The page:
Focal compensatory enlargement of human arteries in response to progressive atherosclerosis. In vivo documentation using intravascular ultrasound.
BACKGROUND Previous postmortem studies have demonstrated compensatory enlargement of atherosclerotic arteries in animal models and patients. Conclusions regarding these changes were drawn based on a comparison of the dimensions of diseased arteries in one group of subjects with the dimensions of normal arteries in another group. This method admits potential confounding variables, such as demographics and other disease states, which might also have an impact on arterial size.
METHODS AND RESULTS Using intravascular ultrasound, we studied a total of 62 paired, adjacent normal and diseased sites in the superficial femoral arteries of 20 patients undergoing peripheral vascular interventions. Morphological assessment was performed using a computer-based image analysis system. Measurements were made of the cross-sectional area of the arterial lumen, the atherosclerotic plaque, and the outer border of the artery. These dimensions were then compared to determine the effects of progressive atherosclerosis on arterial morphology. Luminal cross-sectional area decreased from 21.1 +/- 2.2 mm2 in normal segments to 16.7 +/- 0.8 mm2 (P = .0001) in adjacent atherosclerotic segments. Similarly, minimal luminal diameter decreased from 5.7 +/- 0.2 to 5.0 +/- 0.1 mm2, and maximal luminal diameter decreased from 6.2 +/- 0.2 to 5.7 +/- 0.2 mm2. At these same sites, total arterial area was 32.9 +/- 1.6 and 37.9 +/- 1.9 mm2 (P = .0001) in normal and diseased segments, respectively. Minimal and maximal arterial diameters demonstrated similar increases (7.3 +/- 0.2 to 7.7 +/- 0.2 mm2 [P = .0015] and 7.6 +/- 0.2 to 8.3 +/- 0.2 mm2 [P = .0001], respectively). Regression analysis disclosed correlation of the cross-sectional area of plaque to the total arterial area (R = .70, P = .0001).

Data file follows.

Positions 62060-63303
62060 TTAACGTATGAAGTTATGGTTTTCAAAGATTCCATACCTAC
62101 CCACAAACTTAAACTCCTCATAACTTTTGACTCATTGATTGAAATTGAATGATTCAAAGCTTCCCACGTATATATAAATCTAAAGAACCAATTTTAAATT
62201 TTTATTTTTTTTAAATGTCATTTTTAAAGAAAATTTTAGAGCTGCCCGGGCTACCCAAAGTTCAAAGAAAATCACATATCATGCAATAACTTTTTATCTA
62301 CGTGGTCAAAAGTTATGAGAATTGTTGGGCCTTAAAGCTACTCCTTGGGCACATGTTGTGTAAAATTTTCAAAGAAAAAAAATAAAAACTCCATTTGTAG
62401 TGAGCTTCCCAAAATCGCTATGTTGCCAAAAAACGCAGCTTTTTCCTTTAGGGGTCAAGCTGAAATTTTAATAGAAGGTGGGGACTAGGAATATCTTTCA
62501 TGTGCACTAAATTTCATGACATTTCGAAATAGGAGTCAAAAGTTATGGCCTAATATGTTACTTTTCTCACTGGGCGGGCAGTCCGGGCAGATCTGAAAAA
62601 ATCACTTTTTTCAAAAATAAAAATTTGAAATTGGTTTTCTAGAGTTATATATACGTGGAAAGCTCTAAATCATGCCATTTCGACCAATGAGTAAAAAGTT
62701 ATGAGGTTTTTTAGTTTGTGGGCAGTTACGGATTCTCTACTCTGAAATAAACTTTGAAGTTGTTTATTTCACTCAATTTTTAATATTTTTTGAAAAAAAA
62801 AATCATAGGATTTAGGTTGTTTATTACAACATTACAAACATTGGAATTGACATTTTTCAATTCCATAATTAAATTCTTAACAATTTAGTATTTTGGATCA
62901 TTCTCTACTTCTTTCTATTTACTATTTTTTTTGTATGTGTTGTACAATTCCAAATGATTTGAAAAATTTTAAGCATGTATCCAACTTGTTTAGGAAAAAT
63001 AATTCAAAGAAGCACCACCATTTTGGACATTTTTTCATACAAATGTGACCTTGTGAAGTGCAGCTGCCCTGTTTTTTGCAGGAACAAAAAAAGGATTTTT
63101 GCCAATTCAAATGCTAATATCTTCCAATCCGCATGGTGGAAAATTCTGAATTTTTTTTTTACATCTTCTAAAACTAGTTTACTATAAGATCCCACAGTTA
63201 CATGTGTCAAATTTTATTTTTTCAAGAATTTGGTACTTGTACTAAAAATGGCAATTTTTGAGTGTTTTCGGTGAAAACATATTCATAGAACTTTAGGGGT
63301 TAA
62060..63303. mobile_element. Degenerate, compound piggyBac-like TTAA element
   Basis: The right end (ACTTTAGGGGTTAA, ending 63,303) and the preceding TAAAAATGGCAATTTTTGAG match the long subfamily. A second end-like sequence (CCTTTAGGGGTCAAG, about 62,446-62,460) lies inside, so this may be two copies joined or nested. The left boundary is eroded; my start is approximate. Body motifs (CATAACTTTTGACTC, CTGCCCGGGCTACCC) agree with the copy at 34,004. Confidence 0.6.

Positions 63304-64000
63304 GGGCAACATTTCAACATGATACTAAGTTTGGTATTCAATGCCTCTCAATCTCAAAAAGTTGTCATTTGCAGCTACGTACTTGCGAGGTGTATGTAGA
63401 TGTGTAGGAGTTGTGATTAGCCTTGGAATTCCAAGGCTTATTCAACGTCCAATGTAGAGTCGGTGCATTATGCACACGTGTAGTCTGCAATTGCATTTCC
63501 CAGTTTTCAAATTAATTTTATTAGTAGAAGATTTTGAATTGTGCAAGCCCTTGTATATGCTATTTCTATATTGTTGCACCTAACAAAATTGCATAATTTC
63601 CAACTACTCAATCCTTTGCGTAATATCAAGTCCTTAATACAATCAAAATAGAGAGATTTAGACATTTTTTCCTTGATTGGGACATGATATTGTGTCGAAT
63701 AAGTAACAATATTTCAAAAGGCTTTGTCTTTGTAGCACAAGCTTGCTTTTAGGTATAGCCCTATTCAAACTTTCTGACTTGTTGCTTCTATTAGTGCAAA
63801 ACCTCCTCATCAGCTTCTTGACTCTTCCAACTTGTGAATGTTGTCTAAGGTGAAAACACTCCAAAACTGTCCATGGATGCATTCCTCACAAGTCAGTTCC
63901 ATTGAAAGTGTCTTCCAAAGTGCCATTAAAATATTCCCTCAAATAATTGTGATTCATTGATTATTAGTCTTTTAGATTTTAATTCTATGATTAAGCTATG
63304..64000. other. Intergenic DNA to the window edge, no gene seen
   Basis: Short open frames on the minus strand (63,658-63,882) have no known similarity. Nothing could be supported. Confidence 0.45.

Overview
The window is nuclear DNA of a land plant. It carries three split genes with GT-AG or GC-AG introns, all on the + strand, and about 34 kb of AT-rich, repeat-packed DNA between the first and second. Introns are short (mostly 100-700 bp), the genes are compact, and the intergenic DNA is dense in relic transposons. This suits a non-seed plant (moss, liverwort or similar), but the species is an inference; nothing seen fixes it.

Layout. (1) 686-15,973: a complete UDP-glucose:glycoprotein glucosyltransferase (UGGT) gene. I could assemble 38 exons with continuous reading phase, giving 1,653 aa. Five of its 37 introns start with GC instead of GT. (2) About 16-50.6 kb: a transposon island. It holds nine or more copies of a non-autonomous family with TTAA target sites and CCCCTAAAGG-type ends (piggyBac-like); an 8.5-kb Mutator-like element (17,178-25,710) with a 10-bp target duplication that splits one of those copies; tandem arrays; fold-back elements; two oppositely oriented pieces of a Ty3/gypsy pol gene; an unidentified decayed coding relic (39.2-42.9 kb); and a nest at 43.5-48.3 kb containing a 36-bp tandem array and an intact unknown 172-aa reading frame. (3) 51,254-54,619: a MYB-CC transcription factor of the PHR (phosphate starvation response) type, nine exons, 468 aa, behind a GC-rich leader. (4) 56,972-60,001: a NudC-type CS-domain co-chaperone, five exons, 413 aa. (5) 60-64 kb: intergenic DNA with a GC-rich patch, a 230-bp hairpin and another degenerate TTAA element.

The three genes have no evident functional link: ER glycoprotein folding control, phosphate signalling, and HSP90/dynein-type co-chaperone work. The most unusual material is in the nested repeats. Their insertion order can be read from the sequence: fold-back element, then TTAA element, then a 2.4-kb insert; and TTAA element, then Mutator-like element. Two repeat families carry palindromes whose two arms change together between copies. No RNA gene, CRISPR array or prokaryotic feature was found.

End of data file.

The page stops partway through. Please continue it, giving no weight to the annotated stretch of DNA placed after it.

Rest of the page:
CONCLUSIONS Human arteries enlarge in response to progressive atherosclerosis. This compensatory mechanism results in an increase in arterial size that is proportionate to the cross-sectional area of plaque that has accumulated in the vessel. Intravascular ultrasound demonstrates that this process is focal compensatory enlargement at discrete sites of atherosclerotic narrowing immediately adjacent to more normal areas in which arterial size is smaller.
- Copyright © 1994 by American Heart Association